The RRFFC report was criticized by Carlos G. Dominguez, who heads the company’s new Filipino management, saying that the report was unscientific.
The commission recommended that the ore content of the island be analyzed to prove their findings. But Dominguez allegedly argued there was no need for that.
Ricardo Saturay Jr, a geology instructor at the University of the Philippines-Diliman (UP-Diliman) and a member of the Samahan ng Nagtataguyod ng Agham at Teknolohiya para sa Sambayanan (Agham or Organization of Scientists Promoting Science and Technology for the People) explained that it is important to analyze the ore content of the island to check for chemical imbalances in other minerals. He said that mining operations can activate the toxicity of other minerals even if it has not been contaminated by toxins yet.
Meanwhile, Dr. Romy Quijano, a professor at the College of Medicine in UP Manila, said that there is no exception to the hazards mining operations like that in Rapu-Rapu bring.
“Ang tanong na lang ay kung gaano kalala ang epekto nito,” (The question merely is how bad are the effects of these.) he said.
He added that simple pulverization of rocks causes a health hazard, much more in mining, which uses toxic heavy metals like lead and arsenic.
He also said that the ill effects of mining on the people need not be proven by laboratory tests. Prolonged exposure to mining operations causes certain illnesses even if mining companies refuse to acknowledge it.
“Gaano man kalalim ang tailings pond nila, mapupuno at aapaw ‘yun at gaya ng lahat ng nangyayari sa halos lahat ng mga minahan sa bansa,” (No matter how deep their tailing ponds are. It will eventually be filled up and will overflow as what happens in almost all mining operations in the country.) he said.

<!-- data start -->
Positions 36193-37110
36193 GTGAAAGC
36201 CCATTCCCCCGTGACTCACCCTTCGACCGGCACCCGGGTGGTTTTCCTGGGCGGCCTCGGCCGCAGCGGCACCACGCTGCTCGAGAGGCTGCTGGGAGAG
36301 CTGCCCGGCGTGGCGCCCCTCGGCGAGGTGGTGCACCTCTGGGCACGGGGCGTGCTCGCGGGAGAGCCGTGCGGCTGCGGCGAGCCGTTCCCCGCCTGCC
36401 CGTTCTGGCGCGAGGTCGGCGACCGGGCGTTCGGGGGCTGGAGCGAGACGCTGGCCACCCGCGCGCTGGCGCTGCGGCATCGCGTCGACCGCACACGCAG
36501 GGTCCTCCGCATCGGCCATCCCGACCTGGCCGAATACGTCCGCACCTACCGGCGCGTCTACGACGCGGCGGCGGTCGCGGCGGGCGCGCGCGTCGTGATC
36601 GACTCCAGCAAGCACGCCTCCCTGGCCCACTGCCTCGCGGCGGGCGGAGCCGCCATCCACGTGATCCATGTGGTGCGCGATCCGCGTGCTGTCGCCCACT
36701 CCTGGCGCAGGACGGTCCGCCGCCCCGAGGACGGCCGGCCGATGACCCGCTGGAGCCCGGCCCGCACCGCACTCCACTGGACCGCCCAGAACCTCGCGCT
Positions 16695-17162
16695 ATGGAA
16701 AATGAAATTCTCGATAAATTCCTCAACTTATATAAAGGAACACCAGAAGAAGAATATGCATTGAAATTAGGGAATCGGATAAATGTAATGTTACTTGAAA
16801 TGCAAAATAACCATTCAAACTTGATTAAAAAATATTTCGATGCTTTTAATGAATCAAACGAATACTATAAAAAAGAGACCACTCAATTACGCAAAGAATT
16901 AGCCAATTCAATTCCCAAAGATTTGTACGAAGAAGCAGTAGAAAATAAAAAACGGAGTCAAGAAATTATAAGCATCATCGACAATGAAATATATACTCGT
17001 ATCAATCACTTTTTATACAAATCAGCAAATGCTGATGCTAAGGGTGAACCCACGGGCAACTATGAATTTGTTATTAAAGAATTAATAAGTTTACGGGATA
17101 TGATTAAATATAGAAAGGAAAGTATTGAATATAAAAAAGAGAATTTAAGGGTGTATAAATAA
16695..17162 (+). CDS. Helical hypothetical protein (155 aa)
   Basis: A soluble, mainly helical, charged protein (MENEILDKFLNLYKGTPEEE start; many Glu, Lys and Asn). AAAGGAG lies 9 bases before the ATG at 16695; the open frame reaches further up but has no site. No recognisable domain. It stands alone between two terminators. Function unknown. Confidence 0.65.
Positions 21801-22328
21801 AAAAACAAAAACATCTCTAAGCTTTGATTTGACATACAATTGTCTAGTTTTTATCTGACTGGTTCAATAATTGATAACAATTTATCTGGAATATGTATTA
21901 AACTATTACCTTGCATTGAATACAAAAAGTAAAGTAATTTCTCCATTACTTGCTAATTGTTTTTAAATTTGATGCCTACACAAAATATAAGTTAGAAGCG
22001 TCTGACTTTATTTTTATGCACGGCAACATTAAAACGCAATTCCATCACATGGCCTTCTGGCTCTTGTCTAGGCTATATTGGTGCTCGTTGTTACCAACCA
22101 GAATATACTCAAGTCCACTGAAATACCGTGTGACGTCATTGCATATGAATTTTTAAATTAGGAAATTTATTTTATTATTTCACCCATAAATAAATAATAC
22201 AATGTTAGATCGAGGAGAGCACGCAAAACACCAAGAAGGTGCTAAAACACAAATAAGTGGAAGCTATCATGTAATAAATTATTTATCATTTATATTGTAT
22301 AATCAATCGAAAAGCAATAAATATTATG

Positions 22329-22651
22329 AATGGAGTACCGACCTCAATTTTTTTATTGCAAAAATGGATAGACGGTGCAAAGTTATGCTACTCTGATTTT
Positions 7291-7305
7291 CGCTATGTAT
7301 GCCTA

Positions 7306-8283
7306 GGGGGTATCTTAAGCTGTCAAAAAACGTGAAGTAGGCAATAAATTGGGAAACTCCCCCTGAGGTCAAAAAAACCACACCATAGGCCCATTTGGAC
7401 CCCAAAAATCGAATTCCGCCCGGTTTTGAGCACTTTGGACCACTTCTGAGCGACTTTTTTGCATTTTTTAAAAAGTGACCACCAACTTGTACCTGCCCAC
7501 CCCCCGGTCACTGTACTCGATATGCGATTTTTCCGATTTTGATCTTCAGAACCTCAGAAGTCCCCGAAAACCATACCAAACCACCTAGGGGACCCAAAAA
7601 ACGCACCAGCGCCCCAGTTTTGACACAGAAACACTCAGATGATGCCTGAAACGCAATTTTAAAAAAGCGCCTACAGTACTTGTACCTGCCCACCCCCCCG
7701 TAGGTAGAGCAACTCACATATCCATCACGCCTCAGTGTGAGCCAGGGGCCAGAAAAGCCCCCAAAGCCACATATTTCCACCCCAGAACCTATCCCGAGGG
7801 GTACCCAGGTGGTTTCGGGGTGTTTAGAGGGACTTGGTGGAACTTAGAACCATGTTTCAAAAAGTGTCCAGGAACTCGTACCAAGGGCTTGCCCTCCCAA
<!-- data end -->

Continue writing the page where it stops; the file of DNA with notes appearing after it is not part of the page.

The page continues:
Unfortunately, there is no hope if the people relies on the legislative branch to pursue their struggle against mining companies, said Virador.
“Walang batas ang naipapasa na di certified ng Executive branch,” (No law are passed without the certification of the executive branch.) he said, adding that the prospect of having the Philippine Mining Act of 1995 repealed in Congress is dim because the current administration favors mining companies.
“Whatever the thrust of the Executive, the Legislative branch will implement,” he lamented.
Virador called on the people to expand their arena of struggle by lobbying against mining operations in their own localities.
Instead of calling for the repeal of the mining law, Executive Secretary Eduardo Ermita said that what should be done is to think “how we can develop mining to provide jobs and income for our people.”
For Bugauisan, this reveals where the sympathy of government officials lies.
“They will say something good of course at dito lalabas kung para kanino ba sila,” he said, “They are not for the people… actually, sila ang nakikinabang.” (What they say reveals who they favor. They are not for the people…actually they benefit from these mining operations.)
Bugauisan said that they will continue the fight against mining operations even if all government officials favor mining companies.
“Sinasabi ng iba na pilay na ang Lafayette pero lulumpuhin pa natin s’ya,” the priest said, “Ang laban dito ay legitimate kaya no compromise at all.” (They say that we have crippled Lafayette but will totally disable it. Our struggle is legitimate and there is no room for compromises.) (Bulatlat.com)